August 1, 2017 2:03 pm

Rescued sea otter moves into nursery at Vancouver Aquarium

A tiny, two to four-week-old male sea otter is getting 24-hour care after he was found swimming alone in open waters off northern Vancouver Island on Sunday.


Good things happen to cute creatures. At least that seems to be the case for Hardy, the baby sea otter rescued in June from the waters near northern Vancouver Island.

The pup captured the hearts of many when he was first launched in public and has since been catapulted to local fame.

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Hardy, named in honour of the place he was rescued, marked another milestone in his young life. He has now moved into the nursery at the Vancouver Aquarium to continue receiving 24-hour care from the sea otter experts on-site.

“Hardy has been doing really well; he’s hitting all of his developmental milestones and thriving,” said Kristi Heffron, senior marine mammal trainer at Vancouver Aquarium, in a release.

“He’ll continue to receive 24-hour care here at the Aquarium as he transitions to eating solid food and learns how to groom himself independently, swim in deeper water, and interact with the other otters.”

READ MORE: California aquarium welcomes birth of fuzzy baby sea otter

The aquarium said Hardy has gained weight, grown stronger and more active over the past five weeks and with the help of staff and volunteers, the pup has recently started grooming, exploring underwater, and learning to dive.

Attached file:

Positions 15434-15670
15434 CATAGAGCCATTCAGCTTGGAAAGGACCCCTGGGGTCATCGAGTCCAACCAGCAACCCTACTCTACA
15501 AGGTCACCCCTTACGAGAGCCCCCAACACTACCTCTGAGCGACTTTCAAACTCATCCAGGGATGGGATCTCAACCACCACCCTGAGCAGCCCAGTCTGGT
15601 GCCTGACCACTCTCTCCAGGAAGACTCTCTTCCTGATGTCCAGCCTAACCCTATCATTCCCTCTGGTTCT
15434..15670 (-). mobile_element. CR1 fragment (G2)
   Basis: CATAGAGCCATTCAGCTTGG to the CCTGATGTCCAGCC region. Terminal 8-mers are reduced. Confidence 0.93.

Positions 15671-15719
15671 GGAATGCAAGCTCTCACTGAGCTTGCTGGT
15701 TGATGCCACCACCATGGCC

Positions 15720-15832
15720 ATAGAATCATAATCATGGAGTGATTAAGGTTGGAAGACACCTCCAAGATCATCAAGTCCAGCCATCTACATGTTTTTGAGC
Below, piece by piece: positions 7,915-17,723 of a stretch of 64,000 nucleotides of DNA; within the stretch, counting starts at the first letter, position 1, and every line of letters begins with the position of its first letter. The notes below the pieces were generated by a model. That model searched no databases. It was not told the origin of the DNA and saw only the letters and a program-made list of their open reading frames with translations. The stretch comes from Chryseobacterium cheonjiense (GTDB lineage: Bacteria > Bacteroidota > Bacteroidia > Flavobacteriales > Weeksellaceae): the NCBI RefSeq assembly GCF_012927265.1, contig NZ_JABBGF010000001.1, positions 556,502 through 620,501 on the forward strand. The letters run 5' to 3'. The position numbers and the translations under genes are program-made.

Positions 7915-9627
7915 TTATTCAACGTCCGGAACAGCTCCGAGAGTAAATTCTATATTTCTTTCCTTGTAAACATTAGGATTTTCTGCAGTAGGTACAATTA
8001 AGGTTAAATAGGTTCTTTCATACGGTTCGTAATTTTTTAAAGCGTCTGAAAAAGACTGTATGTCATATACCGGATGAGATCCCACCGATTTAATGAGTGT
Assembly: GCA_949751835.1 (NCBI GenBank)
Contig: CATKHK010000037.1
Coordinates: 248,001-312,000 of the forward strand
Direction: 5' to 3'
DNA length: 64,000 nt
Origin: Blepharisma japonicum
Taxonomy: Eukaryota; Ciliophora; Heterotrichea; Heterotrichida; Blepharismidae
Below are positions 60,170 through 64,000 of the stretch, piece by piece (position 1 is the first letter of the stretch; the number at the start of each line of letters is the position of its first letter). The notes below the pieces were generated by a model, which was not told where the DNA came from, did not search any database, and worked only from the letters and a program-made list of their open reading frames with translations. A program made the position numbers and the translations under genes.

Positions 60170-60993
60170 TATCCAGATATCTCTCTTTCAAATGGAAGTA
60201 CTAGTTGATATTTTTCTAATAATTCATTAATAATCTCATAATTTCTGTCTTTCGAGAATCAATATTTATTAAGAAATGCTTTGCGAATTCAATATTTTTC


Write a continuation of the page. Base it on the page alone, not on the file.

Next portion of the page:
When Hardy arrived at the Marine Mammal Rescue Centre he was too young to have learned essential skills and would not survive in the wild; which deemed him non-releasable.

Since the 1980s, the Aquarium and its Rescue Centre have supported sea otter rehabilitation and provided a home for non-releasable animals. Heffron started rehabilitating sea otter pups in 2007, continuing this work when she joined the Aquarium team in 2009.

“We’re excited to introduce Hardy to otters Rialto, Mak, Kunik, Katmai, and Tanu, as well as to our visitors in time. But right now, we’re focused on helping him settle into his new home,” Heffron said.

WATCH MORE: Seattle Aquarium sea otter with asthma trained to use inhaler

Aquarium visitors are yet to see Hardy firsthand, but his adoring fans can catch him on a live-feed broadcast from a monitor at the sea otter viewing area. They can also follow Hardy’s progress on Vancouver Aquarium’s social media accounts.

To make a contribution to Hardy’s care, click here.

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